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Police: Inmates walked out of Illinois jail with pandemic loans


JOLIET, Ill. (AP) — More than two dozen people have been charged in Illinois with fraudulently obtaining pandemic relief money, and authorities say some of them were behind bars when they used the help money to pay bail and get out of jail.

Joliet Police Chief William Evans said Wednesday that 25 people were part of the alleged fraud scheme to obtain Paycheck Protection Program checks without operating actual businesses.

Fifteen of the defendants had been arrested by Wednesday and arrest warrants were outstanding for 10 others. All face charges including wire fraud, theft and loan fraud, authorities said.

Evans said each fraudulently obtained loan was between $19,000 and $20,000, with the fraud costing taxpayers more than $500,000.

Investigators discovered that some of the defendants were inmates at the Will County Jail in Joliet, a suburb of Chicago, when they applied for and received loans through the pandemic program, later using the money to get out of jail in their felony cases.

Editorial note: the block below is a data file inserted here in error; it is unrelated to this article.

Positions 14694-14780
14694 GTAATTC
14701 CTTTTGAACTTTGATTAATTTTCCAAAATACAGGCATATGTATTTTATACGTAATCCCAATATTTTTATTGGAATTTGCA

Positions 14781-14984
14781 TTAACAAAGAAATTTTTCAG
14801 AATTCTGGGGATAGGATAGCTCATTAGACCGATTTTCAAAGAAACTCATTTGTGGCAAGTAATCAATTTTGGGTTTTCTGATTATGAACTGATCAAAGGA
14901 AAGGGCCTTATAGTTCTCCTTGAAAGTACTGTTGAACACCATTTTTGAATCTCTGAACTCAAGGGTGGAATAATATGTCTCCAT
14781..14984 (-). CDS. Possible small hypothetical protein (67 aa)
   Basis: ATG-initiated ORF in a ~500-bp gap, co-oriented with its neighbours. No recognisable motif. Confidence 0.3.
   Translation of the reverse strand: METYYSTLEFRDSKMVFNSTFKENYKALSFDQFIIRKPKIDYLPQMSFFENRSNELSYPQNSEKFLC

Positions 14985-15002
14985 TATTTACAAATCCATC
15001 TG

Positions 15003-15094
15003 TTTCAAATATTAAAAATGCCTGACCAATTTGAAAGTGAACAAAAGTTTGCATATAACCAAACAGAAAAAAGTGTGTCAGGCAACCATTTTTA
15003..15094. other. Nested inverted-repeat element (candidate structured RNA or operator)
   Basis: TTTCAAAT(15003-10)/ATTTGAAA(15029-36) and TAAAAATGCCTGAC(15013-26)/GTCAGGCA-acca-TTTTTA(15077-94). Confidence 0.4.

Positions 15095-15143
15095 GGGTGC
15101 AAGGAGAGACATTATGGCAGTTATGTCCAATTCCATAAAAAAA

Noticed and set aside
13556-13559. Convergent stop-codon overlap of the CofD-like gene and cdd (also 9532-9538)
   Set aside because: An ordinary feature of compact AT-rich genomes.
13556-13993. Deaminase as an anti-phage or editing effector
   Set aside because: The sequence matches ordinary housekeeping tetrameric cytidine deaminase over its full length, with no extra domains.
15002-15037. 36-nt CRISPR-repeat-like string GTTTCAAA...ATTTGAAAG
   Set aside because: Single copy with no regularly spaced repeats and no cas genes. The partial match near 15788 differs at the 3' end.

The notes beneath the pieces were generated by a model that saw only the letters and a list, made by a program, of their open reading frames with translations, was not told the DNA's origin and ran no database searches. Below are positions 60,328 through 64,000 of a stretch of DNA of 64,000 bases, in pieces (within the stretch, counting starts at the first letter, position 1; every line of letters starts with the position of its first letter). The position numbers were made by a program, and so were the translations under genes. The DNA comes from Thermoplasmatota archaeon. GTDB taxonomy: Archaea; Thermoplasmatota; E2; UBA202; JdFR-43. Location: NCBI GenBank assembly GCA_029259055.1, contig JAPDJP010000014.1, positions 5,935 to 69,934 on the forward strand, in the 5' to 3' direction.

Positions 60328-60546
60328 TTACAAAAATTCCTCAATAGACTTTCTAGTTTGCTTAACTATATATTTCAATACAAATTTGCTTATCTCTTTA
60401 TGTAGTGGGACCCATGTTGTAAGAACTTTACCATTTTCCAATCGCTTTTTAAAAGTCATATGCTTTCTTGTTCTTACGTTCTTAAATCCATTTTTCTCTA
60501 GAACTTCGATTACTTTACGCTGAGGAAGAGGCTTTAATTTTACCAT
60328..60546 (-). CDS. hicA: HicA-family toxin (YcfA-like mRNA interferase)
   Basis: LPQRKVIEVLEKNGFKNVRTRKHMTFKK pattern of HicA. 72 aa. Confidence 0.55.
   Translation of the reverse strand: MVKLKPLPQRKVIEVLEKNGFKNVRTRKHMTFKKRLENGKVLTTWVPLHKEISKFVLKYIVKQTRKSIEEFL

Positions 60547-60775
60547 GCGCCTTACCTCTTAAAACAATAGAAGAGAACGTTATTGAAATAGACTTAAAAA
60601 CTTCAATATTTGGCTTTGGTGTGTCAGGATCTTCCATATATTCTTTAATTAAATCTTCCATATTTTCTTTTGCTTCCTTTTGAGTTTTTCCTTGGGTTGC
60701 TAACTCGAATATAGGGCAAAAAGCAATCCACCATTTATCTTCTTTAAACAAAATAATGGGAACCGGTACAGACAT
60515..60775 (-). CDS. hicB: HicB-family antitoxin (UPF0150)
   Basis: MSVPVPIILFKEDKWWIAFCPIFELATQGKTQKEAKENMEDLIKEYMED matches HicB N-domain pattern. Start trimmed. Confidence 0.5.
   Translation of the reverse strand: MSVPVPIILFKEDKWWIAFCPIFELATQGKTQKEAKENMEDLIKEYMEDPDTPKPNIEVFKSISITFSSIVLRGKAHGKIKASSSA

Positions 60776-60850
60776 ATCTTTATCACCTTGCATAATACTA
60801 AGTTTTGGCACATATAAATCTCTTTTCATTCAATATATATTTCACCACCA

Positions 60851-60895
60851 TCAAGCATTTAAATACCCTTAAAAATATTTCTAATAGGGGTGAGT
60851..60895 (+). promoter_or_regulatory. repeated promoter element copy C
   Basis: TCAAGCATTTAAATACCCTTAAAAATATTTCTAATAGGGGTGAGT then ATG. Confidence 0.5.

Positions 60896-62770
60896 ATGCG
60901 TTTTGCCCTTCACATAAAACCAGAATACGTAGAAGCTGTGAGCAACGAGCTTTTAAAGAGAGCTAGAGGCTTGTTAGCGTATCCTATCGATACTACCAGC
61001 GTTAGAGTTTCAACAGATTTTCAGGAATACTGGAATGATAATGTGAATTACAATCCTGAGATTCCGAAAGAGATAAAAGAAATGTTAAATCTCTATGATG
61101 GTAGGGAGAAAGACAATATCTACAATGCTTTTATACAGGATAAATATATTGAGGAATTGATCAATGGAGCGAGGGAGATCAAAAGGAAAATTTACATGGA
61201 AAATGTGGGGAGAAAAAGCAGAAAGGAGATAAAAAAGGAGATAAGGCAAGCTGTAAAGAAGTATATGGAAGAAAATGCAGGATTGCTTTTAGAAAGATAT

Evans said some of the defendants were in custody and used jail phones “to complete the fraudulent PPP loan process.”

“Some of the targets got bail in their felony cases days after receiving their fraudulent PPP loan,” he said at a news conference Wednesday.

Joliet Police Detective James Kilgore said investigators obtained bank records and “it appeared that some of these people did, in fact, use this money to get bail in a felony case.”

The Associated Press left a message Thursday with Joliet police seeking additional information about the allegations.

The US Department of Homeland Security, the US Department of Labor’s Office of Inspector General and the Will County State’s Attorney’s office were also involved in the investigation.

Emergency loans made to small businesses during the coronavirus pandemic were added last year to a list of government programs considered high risk of waste, fraud or mismanagement.

In August, the US Secret Service said it had recovered $286 million in fraudulently obtained pandemic loans and was returning the money to the Small Business Administration.

“This is like the pandemic. It’s absolutely everywhere as well,” Homeland Security Special Agent in Charge Sean Fitzgerald said at Wednesday’s news conference in Joliet.

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